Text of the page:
The term “soft power” has gained global prominence over the last two decades. A whole series of recent global events seem to show how it is hard, not soft, power that states are turning to to pursue their national interests...KEEP READING
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Can Public Diplomacy Survive the Internet?
Gone are the days of digital euphoria, where thought leaders pontificated on the ways in which the internet and global connectivity would unite the world and foster a new era of world peace and prosperity. With speculation of Russia trying to digitally disrupt Western elections, to news of suicides being broadcast in real-time via Facebook Live, we are increasingly confronted with the reality of a world where information abundance is threatening to wreak havoc on our lives and the institutions we’ve come to depend on. If presentations from the Atlantic Council’s #DisinfoWeek are any indication, things are likely to get worse before they get better.
Yet to blame our current predicament on information abundance alone doesn’t tell the complete story. Today’s social and internet platforms are places of constant change, but much like the allegory of a frog, slowly heated in water and not realizing the possible death-by-boil, the slow changes to our online platforms in the form of trolls and bots risk scalding the information space around us.
Alarm bells are starting to ring but it’s important to understand the danger and how to mitigate it. The three main tools for manipulation are trolls, bots, and hackers. Trolls are individuals who post content or simply comment on the content of others and try to undermine it. They often do not just take the form of one persona online, but frequently swarm by the dozen. Bots can be used in two main ways: first to simply amplify content, and second to mimic actual human beings online. On Twitter for example, one individual may control hundreds of bots that can automatically retweet the content of their favorite politician or bolster the perceived virality of a tweet or hashtag. Bots can also be used to respond to specific triggers using artificial intelligence—responding to breaking news, for example—or give the perception that the bot is actually in conversation with you. Chatbots are frequently used by companies as online customer service representatives. They are programmed to automatically respond to customer queries with a tailored, intelligent response sourced from the internet or company databases.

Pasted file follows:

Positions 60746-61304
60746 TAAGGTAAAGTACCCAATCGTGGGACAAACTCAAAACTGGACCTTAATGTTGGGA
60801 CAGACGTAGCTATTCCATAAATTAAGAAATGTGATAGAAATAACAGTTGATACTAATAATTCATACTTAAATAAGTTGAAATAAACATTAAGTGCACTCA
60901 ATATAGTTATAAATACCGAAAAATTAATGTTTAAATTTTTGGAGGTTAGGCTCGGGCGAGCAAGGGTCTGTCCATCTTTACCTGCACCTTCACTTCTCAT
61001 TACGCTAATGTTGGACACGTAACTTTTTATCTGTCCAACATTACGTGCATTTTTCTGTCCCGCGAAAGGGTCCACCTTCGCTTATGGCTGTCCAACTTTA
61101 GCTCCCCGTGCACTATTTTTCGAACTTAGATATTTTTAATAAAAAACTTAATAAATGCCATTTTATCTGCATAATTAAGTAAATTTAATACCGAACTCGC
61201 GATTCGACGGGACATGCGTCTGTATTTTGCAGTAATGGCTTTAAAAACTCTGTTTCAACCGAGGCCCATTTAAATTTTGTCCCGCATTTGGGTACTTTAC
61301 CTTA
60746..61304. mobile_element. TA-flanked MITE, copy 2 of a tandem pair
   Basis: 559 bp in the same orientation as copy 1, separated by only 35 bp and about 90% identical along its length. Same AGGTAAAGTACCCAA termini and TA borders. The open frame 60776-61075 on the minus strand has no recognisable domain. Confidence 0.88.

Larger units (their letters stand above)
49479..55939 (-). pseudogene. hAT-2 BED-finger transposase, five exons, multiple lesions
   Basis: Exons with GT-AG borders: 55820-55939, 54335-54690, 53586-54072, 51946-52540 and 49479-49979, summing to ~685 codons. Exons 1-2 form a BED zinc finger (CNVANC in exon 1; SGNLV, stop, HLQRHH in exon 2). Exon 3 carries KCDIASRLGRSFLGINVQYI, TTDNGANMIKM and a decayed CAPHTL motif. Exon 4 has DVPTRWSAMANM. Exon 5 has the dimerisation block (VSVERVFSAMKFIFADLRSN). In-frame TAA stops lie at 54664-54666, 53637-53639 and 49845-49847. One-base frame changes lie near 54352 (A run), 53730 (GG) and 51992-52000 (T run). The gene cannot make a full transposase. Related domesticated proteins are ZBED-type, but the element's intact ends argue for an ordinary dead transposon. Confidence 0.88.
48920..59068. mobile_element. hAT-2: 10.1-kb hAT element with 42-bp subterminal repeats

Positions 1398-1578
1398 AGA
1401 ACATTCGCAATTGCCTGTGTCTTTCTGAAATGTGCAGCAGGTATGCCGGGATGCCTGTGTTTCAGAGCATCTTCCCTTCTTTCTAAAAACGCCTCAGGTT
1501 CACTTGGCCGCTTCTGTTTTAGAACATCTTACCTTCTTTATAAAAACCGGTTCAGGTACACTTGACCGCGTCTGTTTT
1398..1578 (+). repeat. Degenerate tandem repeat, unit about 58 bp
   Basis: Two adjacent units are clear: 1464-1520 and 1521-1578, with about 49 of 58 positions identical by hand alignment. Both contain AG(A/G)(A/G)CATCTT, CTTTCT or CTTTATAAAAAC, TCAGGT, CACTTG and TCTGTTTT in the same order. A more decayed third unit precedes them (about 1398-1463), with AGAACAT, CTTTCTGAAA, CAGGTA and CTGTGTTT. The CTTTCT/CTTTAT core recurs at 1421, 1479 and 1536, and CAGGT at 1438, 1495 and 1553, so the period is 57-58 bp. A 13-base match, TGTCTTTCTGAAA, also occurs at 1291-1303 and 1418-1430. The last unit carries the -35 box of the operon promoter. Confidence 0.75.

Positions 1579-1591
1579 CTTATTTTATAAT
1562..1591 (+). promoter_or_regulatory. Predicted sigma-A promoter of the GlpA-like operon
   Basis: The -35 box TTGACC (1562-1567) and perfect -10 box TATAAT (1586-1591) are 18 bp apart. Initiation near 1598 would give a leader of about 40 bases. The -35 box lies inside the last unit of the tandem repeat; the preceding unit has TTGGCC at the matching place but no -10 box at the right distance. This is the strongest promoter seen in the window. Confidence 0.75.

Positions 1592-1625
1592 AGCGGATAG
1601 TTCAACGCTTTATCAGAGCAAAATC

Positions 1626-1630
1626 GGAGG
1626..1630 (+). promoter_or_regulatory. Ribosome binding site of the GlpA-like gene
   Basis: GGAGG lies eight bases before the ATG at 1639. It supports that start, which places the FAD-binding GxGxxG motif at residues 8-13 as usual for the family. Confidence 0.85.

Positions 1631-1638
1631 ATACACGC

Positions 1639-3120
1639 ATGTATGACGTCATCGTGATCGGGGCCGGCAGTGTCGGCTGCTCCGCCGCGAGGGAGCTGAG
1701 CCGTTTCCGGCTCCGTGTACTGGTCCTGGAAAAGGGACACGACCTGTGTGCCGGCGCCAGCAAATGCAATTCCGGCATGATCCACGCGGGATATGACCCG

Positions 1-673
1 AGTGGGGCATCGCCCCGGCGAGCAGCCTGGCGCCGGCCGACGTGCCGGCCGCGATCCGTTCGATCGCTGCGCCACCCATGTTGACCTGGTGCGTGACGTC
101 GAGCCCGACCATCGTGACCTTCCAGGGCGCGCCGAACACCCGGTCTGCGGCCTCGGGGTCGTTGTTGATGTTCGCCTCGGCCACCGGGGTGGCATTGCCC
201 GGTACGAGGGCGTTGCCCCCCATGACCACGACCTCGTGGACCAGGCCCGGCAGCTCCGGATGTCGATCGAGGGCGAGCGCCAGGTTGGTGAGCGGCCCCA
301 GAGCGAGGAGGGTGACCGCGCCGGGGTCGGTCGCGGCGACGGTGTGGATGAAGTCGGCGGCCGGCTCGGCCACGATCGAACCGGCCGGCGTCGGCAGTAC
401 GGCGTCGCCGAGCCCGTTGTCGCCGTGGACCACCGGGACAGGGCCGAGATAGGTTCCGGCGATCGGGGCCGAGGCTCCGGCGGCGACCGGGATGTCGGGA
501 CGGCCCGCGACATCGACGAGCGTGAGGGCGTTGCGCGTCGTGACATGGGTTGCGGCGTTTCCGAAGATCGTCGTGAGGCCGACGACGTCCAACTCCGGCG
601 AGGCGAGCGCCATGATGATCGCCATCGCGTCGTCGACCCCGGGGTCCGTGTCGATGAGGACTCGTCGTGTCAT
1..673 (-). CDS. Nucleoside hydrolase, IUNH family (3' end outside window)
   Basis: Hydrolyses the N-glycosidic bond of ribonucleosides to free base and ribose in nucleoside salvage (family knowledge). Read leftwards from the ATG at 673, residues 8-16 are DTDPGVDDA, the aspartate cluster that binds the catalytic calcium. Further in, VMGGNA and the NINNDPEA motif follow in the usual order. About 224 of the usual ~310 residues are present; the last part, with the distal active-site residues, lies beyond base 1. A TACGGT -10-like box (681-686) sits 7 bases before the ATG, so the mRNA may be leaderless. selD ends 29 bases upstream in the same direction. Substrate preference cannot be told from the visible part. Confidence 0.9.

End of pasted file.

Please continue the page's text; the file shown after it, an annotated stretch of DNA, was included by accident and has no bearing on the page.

Hackers can disrupt our information space by stealing information or undermining the trust in systems. We have seen many examples of emails being stolen from companies or individuals to influence public perception of these organizations. Hackers can also undermine the credibility of processes such as exposing vulnerabilities in donation systems to reduce donations to a political candidate or undermining the perceived credibility of electronic voting machines to give publics concerns about the reliability of the poll results. Growing use of trolls, bots, and hackers each represent unique threats to the platforms we have come to depend on, not just for social messaging, but also to interface with many of the institutions we depend on every day.
Collectively, these threats constitute a clear shift towards the weaponization of information. Presently, that threat comes most prominently from Russian affiliated trolls and hackers, though other governments and non-state actors are not far behind. These entities and their affiliates seek to distort the information space for political or monetary gain. This is a major departure from the days of old propaganda where one’s aim was to create a sense of affinity for one’s cause. Today, Russia’s aim is squarely to disrupt. It is far easier to convince individuals to question everything, undermining the credibility of good and bad actors alike. These disruptions, even if minor, force legitimate actors to spend time, money, and credibility responding to these tactics as opposed to governing or serving a client.
Rather than obsessing over trending news topics alone, we need to develop greater capacity to understand competing public narratives in foreign contexts and track how they adapt over time.
Despite what the cyber thriller Mr. Robot would have us believe, the aim of these efforts isn’t simply to take down a single government or corporation. Rather, taken collectively, they risk a loss of faith in institutions, empiricism, and truth. The manipulation of the information space has become so sophisticated it is easy to lose one’s perspective on reality. This can be as simple as fake news being promulgated as reliable or as sophisticated as voice and video technology that can manipulate a person’s voice and likeness to say anything the programmer desires. These tools can be used to manipulate the newsfeed, the markets, and potentially even lead to military conflicts. Far too many think that this is a problem for others, those unable to see disinformation campaigns for what they are. In fact, between August and November 2016, fake stories earned more shares, reactions, and comments on Facebook than real news stories. If you are on Facebook, chances are you read, or even shared, some fake news story in the past 12 months.